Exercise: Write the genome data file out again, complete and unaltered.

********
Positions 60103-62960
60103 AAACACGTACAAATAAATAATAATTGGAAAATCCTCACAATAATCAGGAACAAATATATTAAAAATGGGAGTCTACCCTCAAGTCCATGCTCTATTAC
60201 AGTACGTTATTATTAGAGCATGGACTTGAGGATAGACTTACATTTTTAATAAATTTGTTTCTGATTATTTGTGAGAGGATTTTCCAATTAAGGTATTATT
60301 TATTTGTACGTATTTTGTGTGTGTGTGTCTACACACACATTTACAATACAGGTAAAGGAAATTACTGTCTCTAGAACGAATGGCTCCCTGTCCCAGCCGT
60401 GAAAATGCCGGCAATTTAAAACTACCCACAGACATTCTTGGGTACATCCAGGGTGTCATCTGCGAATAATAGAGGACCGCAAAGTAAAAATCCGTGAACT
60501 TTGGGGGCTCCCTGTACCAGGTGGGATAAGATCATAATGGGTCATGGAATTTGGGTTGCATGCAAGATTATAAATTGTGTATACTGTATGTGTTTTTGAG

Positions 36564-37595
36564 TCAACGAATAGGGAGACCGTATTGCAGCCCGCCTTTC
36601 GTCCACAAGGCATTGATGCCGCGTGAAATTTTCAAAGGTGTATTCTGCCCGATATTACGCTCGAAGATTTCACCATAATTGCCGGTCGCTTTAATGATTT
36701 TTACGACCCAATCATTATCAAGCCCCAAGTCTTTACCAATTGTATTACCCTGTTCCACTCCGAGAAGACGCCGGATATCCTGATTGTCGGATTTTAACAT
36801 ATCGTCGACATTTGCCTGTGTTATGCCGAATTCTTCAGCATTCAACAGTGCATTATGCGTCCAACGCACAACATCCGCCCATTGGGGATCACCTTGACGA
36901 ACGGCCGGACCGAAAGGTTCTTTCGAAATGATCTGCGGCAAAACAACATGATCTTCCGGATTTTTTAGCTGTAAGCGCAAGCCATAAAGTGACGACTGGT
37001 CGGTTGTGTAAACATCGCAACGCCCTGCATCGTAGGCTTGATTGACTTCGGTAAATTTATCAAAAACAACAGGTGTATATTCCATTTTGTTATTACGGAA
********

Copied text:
Positions 60103-62960
60103 AAACACGTACAAATAAATAATAATTGGAAAATCCTCACAATAATCAGGAACAAATATATTAAAAATGGGAGTCTACCCTCAAGTCCATGCTCTATTAC
60201 AGTACGTTATTATTAGAGCATGGACTTGAGGATAGACTTACATTTTTAATAAATTTGTTTCTGATTATTTGTGAGAGGATTTTCCAATTAAGGTATTATT
60301 TATTTGTACGTATTTTGTGTGTGTGTGTCTACACACACATTTACAATACAGGTAAAGGAAATTACTGTCTCTAGAACGAATGGCTCCCTGTCCCAGCCGT
60401 GAAAATGCCGGCAATTTAAAACTACCCACAGACATTCTTGGGTACATCCAGGGTGTCATCTGCGAATAATAGAGGACCGCAAAGTAAAAATCCGTGAACT
60501 TTGGGGGCTCCCTGTACCAGGTGGGATAAGATCATAATGGGTCATGGAATTTGGGTTGCATGCAAGATTATAAATTGTGTATACTGTATGTGTTTTTGAG

Positions 36564-37595
36564 TCAACGAATAGGGAGACCGTATTGCAGCCCGCCTTTC
36601 GTCCACAAGGCATTGATGCCGCGTGAAATTTTCAAAGGTGTATTCTGCCCGATATTACGCTCGAAGATTTCACCATAATTGCCGGTCGCTTTAATGATTT
36701 TTACGACCCAATCATTATCAAGCCCCAAGTCTTTACCAATTGTATTACCCTGTTCCACTCCGAGAAGACGCCGGATATCCTGATTGTCGGATTTTAACAT
36801 ATCGTCGACATTTGCCTGTGTTATGCCGAATTCTTCAGCATTCAACAGTGCATTATGCGTCCAACGCACAACATCCGCCCATTGGGGATCACCTTGACGA
36901 ACGGCCGGACCGAAAGGTTCTTTCGAAATGATCTGCGGCAAAACAACATGATCTTCCGGATTTTTTAGCTGTAAGCGCAAGCCATAAAGTGACGACTGGT
37001 CGGTTGTGTAAACATCGCAACGCCCTGCATCGTAGGCTTGATTGACTTCGGTAAATTTATCAAAAACAACAGGTGTATATTCCATTTTGTTATTACGGAA